In my opinion, very interesting premise with an acceptable execution.
Some of the writing is lazy. For example, a lot of the mystery in the book hinges on characters refusing to talk about certain things for (what appears to be) really weak reasons. In fact, the whole first quarter of the book remains mysterious on the basis of characters shushing the protagonist when he asks legitimate questions. That I found incredibly unconvincing, especially since all the characters in the book have had a similar experience of entering the Maze with no idea what's going on.
In my opinion, another example of lazy writing was when Dashner tried to describe telepathy. He literally describes it as something along the lines of “something [the main character] couldn’t describe,” which to me, was a big cop out.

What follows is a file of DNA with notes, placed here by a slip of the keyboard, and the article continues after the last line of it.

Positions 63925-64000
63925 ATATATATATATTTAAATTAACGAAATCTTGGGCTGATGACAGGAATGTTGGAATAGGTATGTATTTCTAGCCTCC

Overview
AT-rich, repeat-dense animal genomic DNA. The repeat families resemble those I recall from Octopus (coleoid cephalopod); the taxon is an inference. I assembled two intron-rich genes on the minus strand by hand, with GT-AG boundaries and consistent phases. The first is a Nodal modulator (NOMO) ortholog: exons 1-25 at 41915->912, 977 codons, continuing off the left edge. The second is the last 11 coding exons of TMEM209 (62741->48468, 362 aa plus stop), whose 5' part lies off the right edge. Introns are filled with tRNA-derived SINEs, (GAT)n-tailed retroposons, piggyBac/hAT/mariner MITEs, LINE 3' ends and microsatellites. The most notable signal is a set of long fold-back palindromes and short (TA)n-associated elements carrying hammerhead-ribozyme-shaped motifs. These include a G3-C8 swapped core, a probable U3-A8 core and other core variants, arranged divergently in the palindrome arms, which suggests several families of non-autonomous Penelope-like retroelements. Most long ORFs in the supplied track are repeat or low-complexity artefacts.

Another weakness in the book is the way slang is incorporated into the culture of the book's characters. Eventually, the slang reads as natural, as though they were words that are used regularly in life. However, for a majority of the book, the author saturates every sentence with these slangs, making the effort too obvious, like he is shoving those words down the readers’ throats.
The end of the book was hectic. I felt like it was straying a little too much from the original premise I had been hooked by, and the novel’s “necessary” heroic actions were melodramatic. However, the epilogue brought it back together a little bit and was a good, if not last-minute, segue into the next book in the series.
All in all, I found the book very intriguing and captivating. I didn’t have to finish the whole book in one sitting, but I was very curious about what would happen next. In that sense, the book is very successful as part of a series. I’m excited to read the next two books and even more excited to read the prequel.